Rock Solid Teen Center now participates in Esports, and our Rock Solid Store has expanded its market to include Esports items. Esports is a lot of fun and another way to attract youth to your teen center. But would you be surprised to learn that Esports also provides many benefits to its participants?
The following article is by Dr. Laurie Walczak. She is a faculty member at the University School of Milwaukee since 2007, holding various teaching positions including English, American Studies, Tower Project, and English department chair in the Middle School, and, currently, an Upper School English teacher. She serves as USM’s esports coach and is a co-creator of USM’s Tower Project program. Her son Xavier Barth is a member of USM’s Class of 2022.
Video games can be widely adored or vehemently loathed, depending on who you ask. But the truth is, esports—or competitive gaming—is quickly gaining popularity in the United States and creating an impressive presence on college campuses and K-12 schools alike. Esports share many of the same benefits of traditional athletics, like sportsmanship, leadership, communication, and teamwork, without the drawbacks of travel for practices, games, and tournaments or the risk of injury, particularly beneficial during the COVID-19 pandemic.
What Are Esports?
Esports—not to be confused with video games—employ organized, competitive gameplay between two teams and are governed by their own strict set of rules and guidelines. Students can choose from a variety of teams to join based on their interests, and teams compete in a multitude of games from Minecraft and Super Smash Brothers to Rocket League, Valorant, chess, and more. As a parent, teacher, and esports team coach at University School of Milwaukee, I’ve seen the numerous benefits of esports firsthand in my child and students, and I’ve become one of the sport’s biggest fans.
The benefits of esports are numerous and varied, and include:
Esports is an ideal opportunity for students who are not necessarily interested in traditional athletics, but who want to be a part of a team and learn new skills. They also offer a unique opportunity to build connections across diverse populations; esports openness to everyone encourages inclusion. Playing together in a shared space—whether a shared virtual space or a physical space like an esports arena—is the goal of esports, and doing so establishes community, friendship, school spirit, and a sense of belonging. Official esports teams, like the one at USM, operate under the supervision of an advisor or coach.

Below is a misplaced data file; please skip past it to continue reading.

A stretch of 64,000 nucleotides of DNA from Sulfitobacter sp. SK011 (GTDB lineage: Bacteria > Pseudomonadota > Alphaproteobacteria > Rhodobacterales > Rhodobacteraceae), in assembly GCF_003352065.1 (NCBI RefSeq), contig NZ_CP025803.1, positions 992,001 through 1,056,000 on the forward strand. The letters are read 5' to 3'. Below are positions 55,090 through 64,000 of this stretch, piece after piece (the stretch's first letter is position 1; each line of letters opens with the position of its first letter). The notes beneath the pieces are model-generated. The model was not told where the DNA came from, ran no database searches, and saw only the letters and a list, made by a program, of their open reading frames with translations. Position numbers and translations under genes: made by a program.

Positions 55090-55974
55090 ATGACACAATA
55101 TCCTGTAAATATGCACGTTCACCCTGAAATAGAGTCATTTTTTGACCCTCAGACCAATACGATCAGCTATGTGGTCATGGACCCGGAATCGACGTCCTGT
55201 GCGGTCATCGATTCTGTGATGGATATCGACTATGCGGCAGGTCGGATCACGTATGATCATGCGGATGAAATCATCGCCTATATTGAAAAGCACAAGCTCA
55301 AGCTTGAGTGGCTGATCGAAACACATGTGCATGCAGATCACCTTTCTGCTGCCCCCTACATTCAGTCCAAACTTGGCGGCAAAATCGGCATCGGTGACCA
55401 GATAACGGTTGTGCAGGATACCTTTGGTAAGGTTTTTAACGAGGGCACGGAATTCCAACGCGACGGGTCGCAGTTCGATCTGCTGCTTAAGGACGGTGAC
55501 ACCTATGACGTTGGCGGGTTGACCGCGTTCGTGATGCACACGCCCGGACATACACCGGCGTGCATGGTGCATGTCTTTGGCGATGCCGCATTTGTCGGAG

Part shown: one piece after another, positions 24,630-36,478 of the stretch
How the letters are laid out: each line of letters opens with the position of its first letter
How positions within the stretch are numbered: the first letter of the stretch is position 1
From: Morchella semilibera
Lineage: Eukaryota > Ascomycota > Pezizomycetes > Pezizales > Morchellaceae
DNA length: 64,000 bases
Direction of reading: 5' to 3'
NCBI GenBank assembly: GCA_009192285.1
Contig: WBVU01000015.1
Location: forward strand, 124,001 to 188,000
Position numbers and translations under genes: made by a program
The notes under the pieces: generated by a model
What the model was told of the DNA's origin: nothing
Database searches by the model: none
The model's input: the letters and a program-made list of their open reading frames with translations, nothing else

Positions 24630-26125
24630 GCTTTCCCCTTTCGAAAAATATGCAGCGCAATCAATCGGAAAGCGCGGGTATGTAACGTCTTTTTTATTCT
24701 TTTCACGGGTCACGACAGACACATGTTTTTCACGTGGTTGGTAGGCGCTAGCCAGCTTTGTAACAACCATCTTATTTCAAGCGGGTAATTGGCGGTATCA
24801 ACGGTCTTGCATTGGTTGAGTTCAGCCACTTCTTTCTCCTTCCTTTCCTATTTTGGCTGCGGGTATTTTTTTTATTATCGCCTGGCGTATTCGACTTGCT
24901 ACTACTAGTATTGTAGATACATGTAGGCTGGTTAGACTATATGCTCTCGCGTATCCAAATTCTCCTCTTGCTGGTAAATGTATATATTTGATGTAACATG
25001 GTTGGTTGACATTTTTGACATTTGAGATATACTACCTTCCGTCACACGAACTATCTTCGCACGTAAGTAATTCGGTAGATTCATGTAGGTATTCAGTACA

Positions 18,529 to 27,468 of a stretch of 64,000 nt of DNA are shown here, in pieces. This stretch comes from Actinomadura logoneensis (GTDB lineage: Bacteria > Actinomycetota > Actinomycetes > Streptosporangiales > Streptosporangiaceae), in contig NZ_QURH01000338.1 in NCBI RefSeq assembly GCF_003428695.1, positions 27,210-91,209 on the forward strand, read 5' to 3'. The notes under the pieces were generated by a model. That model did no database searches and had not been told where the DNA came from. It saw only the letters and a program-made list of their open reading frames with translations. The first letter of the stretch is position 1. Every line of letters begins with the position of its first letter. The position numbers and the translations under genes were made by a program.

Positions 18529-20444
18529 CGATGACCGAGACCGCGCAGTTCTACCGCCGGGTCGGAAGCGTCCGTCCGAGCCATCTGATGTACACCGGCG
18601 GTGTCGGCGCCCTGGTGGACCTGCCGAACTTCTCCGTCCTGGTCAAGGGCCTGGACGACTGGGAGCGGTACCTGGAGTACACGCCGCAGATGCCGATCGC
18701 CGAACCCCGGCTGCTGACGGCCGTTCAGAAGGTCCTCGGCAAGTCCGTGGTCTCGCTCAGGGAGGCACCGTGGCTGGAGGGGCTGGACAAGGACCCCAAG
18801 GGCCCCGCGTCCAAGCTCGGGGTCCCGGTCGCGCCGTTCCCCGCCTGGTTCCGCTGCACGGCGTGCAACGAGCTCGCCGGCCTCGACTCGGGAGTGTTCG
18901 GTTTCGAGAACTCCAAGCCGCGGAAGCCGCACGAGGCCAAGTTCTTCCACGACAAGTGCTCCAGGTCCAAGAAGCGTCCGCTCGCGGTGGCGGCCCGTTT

Fostering Social-emotional Learning Skills
Regardless of one’s skill in gaming, esports players gain social and emotional learning skills as they establish teams, develop mentorships, collaborate, and compete amongst students who may not otherwise interact with one another. Coming together to play, teach, discover, and enjoy time together builds relationships, opens means of socialization, and improves school spirit. Like any team, players must work together to overcome obstacles and failure, which helps to develop grit and perseverance. They also must be willing to adapt to changes quickly, try new tactics, and encourage teamwork.
Connecting Students to STEM Education
Esports provide a bridge to STEM (science, technology, engineering, and math) fields, and not just because students play the games on a computer. In order to improve, teams must analyze data and statistics, review strategies, and become proficient in using both computer hardware and software.
Convenience for Busy Families
Ultimately, the goal of USM’s esports program is to have a dedicated space on campus where students can game together and become just as strong a team as they would on any other playing field. When the team plays in tournaments or matches, or even for practices, students would only need to travel to school. Members of USM’s team have been playing from home.
Meeting Kids Where They Are
From laptops to gaming consoles, to their omnipresent phones, many kids have rich online lives, part of which includes games. Esports encourage kids to seek and build community where they already are. The widely popular games that are part of esports already appeal to kids, so students jump at the chance to play with classmates, kids they don’t usually hang out with, and even alumni.
University School of Milwaukee Faculty Member